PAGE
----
December 5, 2022

US Department of Agriculture Helps Three UP Businesses

Brandon Fewins, State Director of Rural Development for the U.S. Department of Agriculture for Michigan, today announced the investment of $1.5 million in Michigan communities through a partnership with the Reinvestment Fund .

The investments are being made through the Healthy Foods Financing Initiative (HFFI), which helps bring grocery stores and other healthy food retailers to underserved urban and rural communities.

“This is another way for USDA Rural Development to work with local businesses and cooperatives to help our communities,” Fewins said. “We are committed to improving access to fresh, high-quality food for all Michigan residents.”

Michigan has eight projects for a total investment of $1,509,344.39.

Keweenaw Cooperative, Inc., in Hancock, will use a $200,000 prize to support the relocation and expansion of the co-op’s existing operations to allow for an expanded fresh produce offering, including meat, prepared foods and produce, as well as increased selection of products and a seated coffee area. Keweenaw Co-op is a nearly 50-year-old consumer co-operative focused on providing access to healthy, fresh and affordable food.

Northwind Natural Food Co-op, in Ironwood, will use a price of $199,344.39 for capital improvements to make necessary repairs and upgrades to increase operational efficiency, store more inventory and better serve customers. Northwind Natural Foods Cooperative provides affordable local and organic food products to residents of the Ironwood area.

Lakeshore L3C depot, in Marquette, will use a $200,000 prize to help with the final phase of expansion and increased retail capacity at Lakeshore Depot. the Upper Peninsula’s only year-round local food market, which combines the best attributes of a grocery store, farmer’s market and cafe.

The Marks Trading Company in Adrian will use a $200,000 prize to open a hybrid grocery store in an underserved community that will provide stable produce, canned goods, local entrepreneur produce and bulk food, in addition to produce. on consignment from local growers and farmers. The Marks Trading Company has been in business since 2018 as an online wholesale and retail business specializing in non-perishable foods.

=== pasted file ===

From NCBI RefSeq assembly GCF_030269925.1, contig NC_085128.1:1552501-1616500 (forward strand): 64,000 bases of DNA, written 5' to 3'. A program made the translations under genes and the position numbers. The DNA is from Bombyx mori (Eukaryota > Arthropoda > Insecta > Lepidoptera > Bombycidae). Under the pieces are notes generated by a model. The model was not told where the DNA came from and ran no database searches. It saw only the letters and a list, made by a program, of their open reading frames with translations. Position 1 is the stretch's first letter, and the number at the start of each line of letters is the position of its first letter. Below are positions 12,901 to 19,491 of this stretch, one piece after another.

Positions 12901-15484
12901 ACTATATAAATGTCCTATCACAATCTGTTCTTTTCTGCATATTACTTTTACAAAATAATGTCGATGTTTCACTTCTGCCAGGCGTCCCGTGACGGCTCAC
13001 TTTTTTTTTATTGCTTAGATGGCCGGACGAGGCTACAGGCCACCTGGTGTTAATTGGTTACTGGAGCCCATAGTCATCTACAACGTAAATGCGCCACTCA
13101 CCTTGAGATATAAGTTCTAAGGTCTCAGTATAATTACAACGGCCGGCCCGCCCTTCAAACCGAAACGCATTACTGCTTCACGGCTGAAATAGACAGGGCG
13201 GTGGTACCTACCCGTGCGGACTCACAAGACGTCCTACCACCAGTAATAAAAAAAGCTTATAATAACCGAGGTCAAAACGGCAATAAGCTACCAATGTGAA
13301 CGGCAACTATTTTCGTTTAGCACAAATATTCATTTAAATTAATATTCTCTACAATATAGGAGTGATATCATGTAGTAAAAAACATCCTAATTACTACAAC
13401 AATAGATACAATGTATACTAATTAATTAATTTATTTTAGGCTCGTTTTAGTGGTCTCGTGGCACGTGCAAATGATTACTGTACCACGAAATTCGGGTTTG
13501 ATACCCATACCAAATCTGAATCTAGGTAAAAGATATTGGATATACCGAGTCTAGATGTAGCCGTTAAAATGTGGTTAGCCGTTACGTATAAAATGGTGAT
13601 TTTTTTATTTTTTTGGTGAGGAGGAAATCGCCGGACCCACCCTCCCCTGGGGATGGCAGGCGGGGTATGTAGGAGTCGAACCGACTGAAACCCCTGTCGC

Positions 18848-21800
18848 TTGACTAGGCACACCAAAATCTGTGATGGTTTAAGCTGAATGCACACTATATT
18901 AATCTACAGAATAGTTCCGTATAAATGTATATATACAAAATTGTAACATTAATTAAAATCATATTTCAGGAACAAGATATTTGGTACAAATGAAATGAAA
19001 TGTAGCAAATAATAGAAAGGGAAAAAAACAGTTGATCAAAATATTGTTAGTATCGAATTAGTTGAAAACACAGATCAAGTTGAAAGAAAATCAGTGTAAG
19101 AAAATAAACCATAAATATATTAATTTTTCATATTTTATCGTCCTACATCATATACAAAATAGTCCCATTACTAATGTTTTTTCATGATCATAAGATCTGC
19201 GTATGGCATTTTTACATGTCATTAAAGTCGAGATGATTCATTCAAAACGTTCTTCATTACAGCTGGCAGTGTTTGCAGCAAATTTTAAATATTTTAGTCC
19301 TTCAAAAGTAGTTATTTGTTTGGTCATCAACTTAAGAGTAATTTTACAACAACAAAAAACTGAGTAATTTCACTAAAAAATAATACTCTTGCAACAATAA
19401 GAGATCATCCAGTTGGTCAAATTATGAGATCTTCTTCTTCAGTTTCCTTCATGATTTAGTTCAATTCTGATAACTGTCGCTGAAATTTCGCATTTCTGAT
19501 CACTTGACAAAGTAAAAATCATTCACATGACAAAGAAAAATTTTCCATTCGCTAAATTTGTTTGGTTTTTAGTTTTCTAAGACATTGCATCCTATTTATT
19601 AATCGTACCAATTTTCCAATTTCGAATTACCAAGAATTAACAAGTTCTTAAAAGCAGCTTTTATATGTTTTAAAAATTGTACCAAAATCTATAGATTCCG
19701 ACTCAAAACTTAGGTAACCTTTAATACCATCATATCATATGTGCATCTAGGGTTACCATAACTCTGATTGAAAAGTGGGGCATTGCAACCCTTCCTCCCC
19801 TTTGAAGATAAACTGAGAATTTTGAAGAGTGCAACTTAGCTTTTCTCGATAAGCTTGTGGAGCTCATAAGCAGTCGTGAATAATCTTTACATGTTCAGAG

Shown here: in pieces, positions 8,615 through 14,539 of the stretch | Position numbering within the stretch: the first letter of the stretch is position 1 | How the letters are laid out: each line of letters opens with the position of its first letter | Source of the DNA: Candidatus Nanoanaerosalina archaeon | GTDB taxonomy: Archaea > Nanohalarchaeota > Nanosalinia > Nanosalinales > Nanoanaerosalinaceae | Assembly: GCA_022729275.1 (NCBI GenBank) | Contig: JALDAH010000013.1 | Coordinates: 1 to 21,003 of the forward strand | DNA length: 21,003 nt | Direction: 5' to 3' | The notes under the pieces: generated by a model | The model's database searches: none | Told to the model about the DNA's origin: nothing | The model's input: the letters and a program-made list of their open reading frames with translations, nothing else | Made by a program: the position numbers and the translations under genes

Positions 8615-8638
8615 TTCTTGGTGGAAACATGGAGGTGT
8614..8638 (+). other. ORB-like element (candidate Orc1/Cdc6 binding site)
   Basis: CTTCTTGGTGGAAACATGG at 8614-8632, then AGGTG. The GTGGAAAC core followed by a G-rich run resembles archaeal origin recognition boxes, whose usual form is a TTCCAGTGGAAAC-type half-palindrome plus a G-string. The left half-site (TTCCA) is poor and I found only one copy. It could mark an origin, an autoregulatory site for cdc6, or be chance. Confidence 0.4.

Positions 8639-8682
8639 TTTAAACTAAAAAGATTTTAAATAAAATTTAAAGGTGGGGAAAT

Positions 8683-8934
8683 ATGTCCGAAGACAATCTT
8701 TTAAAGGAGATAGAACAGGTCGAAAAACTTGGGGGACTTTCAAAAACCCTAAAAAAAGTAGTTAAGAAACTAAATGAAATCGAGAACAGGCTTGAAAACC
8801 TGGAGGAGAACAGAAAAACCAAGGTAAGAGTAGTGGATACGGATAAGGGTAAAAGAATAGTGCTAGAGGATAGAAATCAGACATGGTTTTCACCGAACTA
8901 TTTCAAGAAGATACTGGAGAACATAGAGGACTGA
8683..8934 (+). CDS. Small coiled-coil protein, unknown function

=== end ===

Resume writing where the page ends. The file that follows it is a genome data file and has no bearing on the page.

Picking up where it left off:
Sprout BC in Battle Creek will use a $200,000 prize to establish a retail co-op, Sprout Market and Deli, that will bring fresh food and produce to underserved neighborhoods. HFFI funding will be used to purchase and install necessary grocery equipment for the certified portion of the commercial kitchen and deli market. Sprout BC is a non-profit organization focused on strengthening the local food system and advocating for food justice.

Develop Detroit will use a $200,000 prize to build a two-story mixed-use building that includes the Detroit People’s Food Co-op, a community-owned cooperative grocery store, as well as a commercial kitchen and community space for Detroit Black Community Food Security Network (DBCSSFSN), a non-profit organization dedicated to promoting food security. The HFFI funding will provide support within a larger capital structure for an energy-efficient building construction project.

Asbury Community Development Corporation in Flint will use a $200,000 prize to support the acquisition and construction of the Asbury Community Kitchen, a community intervention that addresses the need of low- and fixed-income residents to access fresh produce and healthy food in a supportive environment that includes educational resources. Asbury Community Development Corporation is committed to the local food system and improving community well-being.

The Southeast Market, in Grand Rapids, will use a $110,000 prize to support an expansion project to allow more space for a wider variety of retail food offerings and community/office space for community organization. South East Market is a grocery store and food hub whose mission is to increase access to healthy, culturally appropriate and affordable food in a sustainable and equitable way. SEM sources its supplies first from BIPOC, local and women-led businesses and farms.

The reinvestment fund serves as the national fund manager for the USDA. It raises capital; provides financial and technical assistance to regional, state and local partnerships; and helps fund projects to improve access to fresh, healthy food in underserved areas.